Auroville was founded in 1968, with a vision to build an international city to upend rigid class and caste systems and be free of the pollution, traffic, chaos, rubbish, social isolation and suburban sprawl that have poisoned modern urban environments.

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Categories: Environment

‘Very hard life now’: 12 years after the Montara oil spill, Indonesians are still fighting to be heard

Guardian Environment News - Sat, 2022/01/15 - 12:00pm

The spill in the Timor Sea was one of Australia’s worst environmental disasters, with thousands of seaweed farmers claiming it destroyed their livelihoods

The oil came without warning.

One morning in September 2009 it was there, coating Daniel Sanda’s modest seaweed farm on the Indonesian island of Rote: a dark sheen across the water, waxy yellow-grey blocks floating in the sea.

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Categories: Environment

Biden's climate agenda is stalled in Congress. In Hawaii, one key part is going ahead

NPR News - Environment - Sat, 2022/01/15 - 5:59am

Hawaii gets most of its electricity from oil and coal. So the state is trying an experiment to get the utility off fossil fuels - and becoming a model for regulators across the US.

(Image credit: Julia Simon)

Categories: Environment

Love meat too much for Veganuary? Try Regenuary instead

Guardian Environment News - Sat, 2022/01/15 - 4:15am

Proponents say the ‘regenerative farming’ eating challenge encourages consumption of more sustainable animal products – but is it just greenwash?

With Veganuary expected to reach more than 2 million sign-ups globally since its launch in 2014, the 31-day plant-based pledge is once again making headlines this January as food manufacturers, supermarkets and restaurants cater to the movement. But for people wanting to eat more sustainably, yet not willing to cut out meat completely, there is another consumer challenge to try: Regenuary.

The idea for people to source as much food as possible from producers who use regenerative farming methods was hatched three years ago by Glen Burrows, co-founder of the Ethical Butcher, who was a vegetarian for 25 years because he didn’t like the way meat was produced. “Back in 1989, being a vegetarian was basically like being a Martian,” he says. “I became that awkward guy at dinner parties and slightly enjoyed that moral smugness, but then after a long period of time, I wasn’t that well. It wasn’t suiting me.”

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Categories: Environment

Finland, Sweden and Norway to cull wolf population

Guardian Environment News - Sat, 2022/01/15 - 1:00am

Conservation groups appeal to EU to take action against slaughter they allege flouts rules

Finland is joining Sweden and Norway in culling wolves this winter to control their population, as conservation groups appeal to the European Union to take action against the slaughter.

Hunters in Sweden have already shot dead most of their annual target of 27 wolves, while Finland is to authorise the killing of 20 wolves in its first “population management cull” for seven years.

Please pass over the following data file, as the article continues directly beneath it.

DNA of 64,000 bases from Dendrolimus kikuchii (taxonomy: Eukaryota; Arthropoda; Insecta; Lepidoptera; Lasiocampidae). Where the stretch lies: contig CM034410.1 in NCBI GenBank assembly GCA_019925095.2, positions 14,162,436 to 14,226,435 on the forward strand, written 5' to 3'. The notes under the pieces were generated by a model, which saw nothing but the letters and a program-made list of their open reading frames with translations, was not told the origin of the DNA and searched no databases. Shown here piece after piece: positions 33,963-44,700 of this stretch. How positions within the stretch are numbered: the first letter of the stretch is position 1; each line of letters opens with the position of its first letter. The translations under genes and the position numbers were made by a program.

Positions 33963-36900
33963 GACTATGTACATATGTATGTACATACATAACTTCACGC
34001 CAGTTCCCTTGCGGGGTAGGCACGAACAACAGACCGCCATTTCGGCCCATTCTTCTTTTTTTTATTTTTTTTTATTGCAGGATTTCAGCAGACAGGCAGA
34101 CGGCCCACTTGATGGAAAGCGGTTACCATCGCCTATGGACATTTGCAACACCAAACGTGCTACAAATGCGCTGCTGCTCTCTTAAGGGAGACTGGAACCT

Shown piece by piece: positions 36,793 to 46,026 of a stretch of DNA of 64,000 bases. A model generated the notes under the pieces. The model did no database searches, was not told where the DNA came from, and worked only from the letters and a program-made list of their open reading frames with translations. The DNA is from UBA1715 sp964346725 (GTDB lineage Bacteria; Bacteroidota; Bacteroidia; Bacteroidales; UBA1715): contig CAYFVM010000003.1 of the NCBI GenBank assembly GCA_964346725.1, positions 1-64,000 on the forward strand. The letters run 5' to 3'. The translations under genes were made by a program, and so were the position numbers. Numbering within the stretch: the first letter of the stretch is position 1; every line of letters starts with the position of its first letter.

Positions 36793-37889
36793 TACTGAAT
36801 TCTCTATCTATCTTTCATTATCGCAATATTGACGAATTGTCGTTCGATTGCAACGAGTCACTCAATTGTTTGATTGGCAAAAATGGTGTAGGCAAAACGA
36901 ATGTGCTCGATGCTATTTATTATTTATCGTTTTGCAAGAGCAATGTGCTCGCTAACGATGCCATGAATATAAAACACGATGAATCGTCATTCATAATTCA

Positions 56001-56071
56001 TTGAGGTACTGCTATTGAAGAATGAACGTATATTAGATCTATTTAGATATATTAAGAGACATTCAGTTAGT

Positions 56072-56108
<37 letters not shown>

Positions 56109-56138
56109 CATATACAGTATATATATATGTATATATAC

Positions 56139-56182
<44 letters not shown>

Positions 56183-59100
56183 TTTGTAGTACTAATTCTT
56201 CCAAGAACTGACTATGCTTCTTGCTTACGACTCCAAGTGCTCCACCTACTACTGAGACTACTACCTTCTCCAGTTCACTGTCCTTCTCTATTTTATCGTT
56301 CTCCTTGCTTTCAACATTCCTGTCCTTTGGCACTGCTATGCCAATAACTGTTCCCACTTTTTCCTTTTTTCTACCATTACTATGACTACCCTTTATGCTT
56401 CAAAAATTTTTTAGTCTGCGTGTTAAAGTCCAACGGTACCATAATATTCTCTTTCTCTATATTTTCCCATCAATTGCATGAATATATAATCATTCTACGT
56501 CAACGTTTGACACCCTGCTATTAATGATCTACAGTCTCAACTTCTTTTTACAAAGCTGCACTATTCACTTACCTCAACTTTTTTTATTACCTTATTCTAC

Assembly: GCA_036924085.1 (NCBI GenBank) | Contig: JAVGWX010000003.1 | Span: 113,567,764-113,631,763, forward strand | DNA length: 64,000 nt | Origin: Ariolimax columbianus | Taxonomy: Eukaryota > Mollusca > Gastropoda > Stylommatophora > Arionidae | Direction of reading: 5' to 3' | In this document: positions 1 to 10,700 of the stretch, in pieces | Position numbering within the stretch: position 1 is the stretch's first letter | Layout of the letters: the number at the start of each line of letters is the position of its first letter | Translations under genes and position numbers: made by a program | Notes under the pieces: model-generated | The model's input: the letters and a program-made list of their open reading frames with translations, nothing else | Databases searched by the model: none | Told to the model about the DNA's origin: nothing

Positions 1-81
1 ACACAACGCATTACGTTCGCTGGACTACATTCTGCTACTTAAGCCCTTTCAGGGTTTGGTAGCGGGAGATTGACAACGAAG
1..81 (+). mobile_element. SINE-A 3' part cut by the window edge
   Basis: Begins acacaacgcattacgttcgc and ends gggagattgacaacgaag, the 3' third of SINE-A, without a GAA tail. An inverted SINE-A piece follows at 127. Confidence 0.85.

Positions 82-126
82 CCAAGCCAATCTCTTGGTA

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Categories: Environment

‘It’s wonderful to be here’: snowdrop festival returns to Devon village

Guardian Environment News - Sat, 2022/01/15 - 1:00am

Galanthophiles flock to Buckland Monachorum for 375 varieties of the flower that tells us spring is on the way

In the winter sunshine they glinted and gleamed, bright white flowers dotted around the lawns and wooded slopes of a glorious garden on the edge of Dartmoor in Devon.

And within minutes of opening its doors, the Garden House was busy with hordes of galanthophiles – snowdrop lovers – taking in the sight of a beloved flower that at this time of year provides a vivid reminder that warmer, cheerier seasons are ahead.

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Categories: Environment

Global heating linked to early birth and damage to babies’ health, scientists find

Guardian Environment News - Sat, 2022/01/15 - 1:00am

Exclusive: Studies show high temperatures and air pollution during pregnancy can cause lifelong health effects

The climate crisis is damaging the health of foetuses, babies and infants across the world, six new studies have found.

Scientists discovered increased heat was linked to fast weight gain in babies, which increases the risk of obesity in later life. Higher temperatures were also linked to premature birth, which can have lifelong health effects, and to increased hospital admissions of young children.

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Categories: Environment

Thank you for giving generously to the Guardian and Observer charity appeal

Guardian Environment News - Sat, 2022/01/15 - 12:00am

This weekend is the last chance to donate to our 2021 appeal supporting those on the frontline of the climate emergency

In this year’s Guardian and Observer charity appeal we have supported communities and individuals hit hardest by the climate emergency, people who have seen their lives upended and livelihoods lost by extreme weather. It’s a topical issue, and not going away – and there is still time to donate: so far we have raised over £800,000.

Our appeal is shaped by vivid stories of climate emergency: floods, drought and wildfires; from reindeer killed by unnatural arctic heat to chronic crop failure by the shores of Lake Victoria. At its heart, however, lies inequality and poverty: the stark truth is the countries least responsible for global emissions have by far suffered worst from climate-induced disasters.

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Categories: Environment

Congo Basin peatlands have trapped years' worth of carbon. How can they be protected?

NPR News - Environment - Fri, 2022/01/14 - 2:47pm

NPR's Ari Shapiro speaks with journalist John Cannon about the dangers of destroying a hidden peatland in the Congo Basin that has locked in as much carbon dioxide as the world emits in three years.

Categories: Environment

‘Another hellish day’: South America sizzles in record summer temperatures

Guardian Environment News - Fri, 2022/01/14 - 1:42pm

Argentina, Uruguay, Brazil and Paraguay are reeling from a historic heatwave with temperatures as high as 113F

Cities and towns across southern South America have been setting record high temperatures as the region swelters during a historic heatwave.

“Practically all of Argentina and also neighboring countries such as Uruguay, southern Brazil and Paraguay are experiencing the hottest days in history,” said Cindy Fernández, meteorologist at the official National Meteorological Service.

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Categories: Environment

The bald eagle population slowly recovers, but lead ammo hampers their resilience

NPR News - Environment - Fri, 2022/01/14 - 1:18pm

Bald eagles, hailed an "American success story" were removed from the endangered species list in 2007. Now, researchers have found that lead ammunition has reduced their population growth.

(Image credit: Pat Wellenbach/AP)

Categories: Environment